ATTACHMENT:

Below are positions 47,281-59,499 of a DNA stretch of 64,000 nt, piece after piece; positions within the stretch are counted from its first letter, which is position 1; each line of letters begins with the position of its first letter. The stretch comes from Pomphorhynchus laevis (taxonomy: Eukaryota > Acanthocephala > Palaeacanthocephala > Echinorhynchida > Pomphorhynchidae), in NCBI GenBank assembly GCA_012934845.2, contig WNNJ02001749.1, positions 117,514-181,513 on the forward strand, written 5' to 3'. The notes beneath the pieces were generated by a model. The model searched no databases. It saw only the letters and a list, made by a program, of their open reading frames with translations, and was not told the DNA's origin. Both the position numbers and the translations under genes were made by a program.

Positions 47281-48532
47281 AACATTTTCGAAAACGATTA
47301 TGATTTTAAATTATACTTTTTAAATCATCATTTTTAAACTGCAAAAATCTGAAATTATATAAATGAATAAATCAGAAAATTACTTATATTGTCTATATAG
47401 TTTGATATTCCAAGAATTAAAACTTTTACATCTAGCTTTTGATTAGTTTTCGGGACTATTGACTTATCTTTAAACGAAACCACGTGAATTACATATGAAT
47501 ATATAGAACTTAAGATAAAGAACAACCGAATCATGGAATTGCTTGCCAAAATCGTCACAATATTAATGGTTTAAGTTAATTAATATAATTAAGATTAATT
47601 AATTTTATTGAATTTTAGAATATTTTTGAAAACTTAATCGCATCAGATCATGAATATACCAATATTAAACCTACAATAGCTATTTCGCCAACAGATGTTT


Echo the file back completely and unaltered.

Below are positions 47,281-59,499 of a DNA stretch of 64,000 nt, piece after piece; positions within the stretch are counted from its first letter, which is position 1; each line of letters begins with the position of its first letter. The stretch comes from Pomphorhynchus laevis (taxonomy: Eukaryota > Acanthocephala > Palaeacanthocephala > Echinorhynchida > Pomphorhynchidae), in NCBI GenBank assembly GCA_012934845.2, contig WNNJ02001749.1, positions 117,514-181,513 on the forward strand, written 5' to 3'. The notes beneath the pieces were generated by a model. The model searched no databases. It saw only the letters and a list, made by a program, of their open reading frames with translations, and was not told the DNA's origin. Both the position numbers and the translations under genes were made by a program.

Positions 47281-48532
47281 AACATTTTCGAAAACGATTA
47301 TGATTTTAAATTATACTTTTTAAATCATCATTTTTAAACTGCAAAAATCTGAAATTATATAAATGAATAAATCAGAAAATTACTTATATTGTCTATATAG
47401 TTTGATATTCCAAGAATTAAAACTTTTACATCTAGCTTTTGATTAGTTTTCGGGACTATTGACTTATCTTTAAACGAAACCACGTGAATTACATATGAAT
47501 ATATAGAACTTAAGATAAAGAACAACCGAATCATGGAATTGCTTGCCAAAATCGTCACAATATTAATGGTTTAAGTTAATTAATATAATTAAGATTAATT
47601 AATTTTATTGAATTTTAGAATATTTTTGAAAACTTAATCGCATCAGATCATGAATATACCAATATTAAACCTACAATAGCTATTTCGCCAACAGATGTTT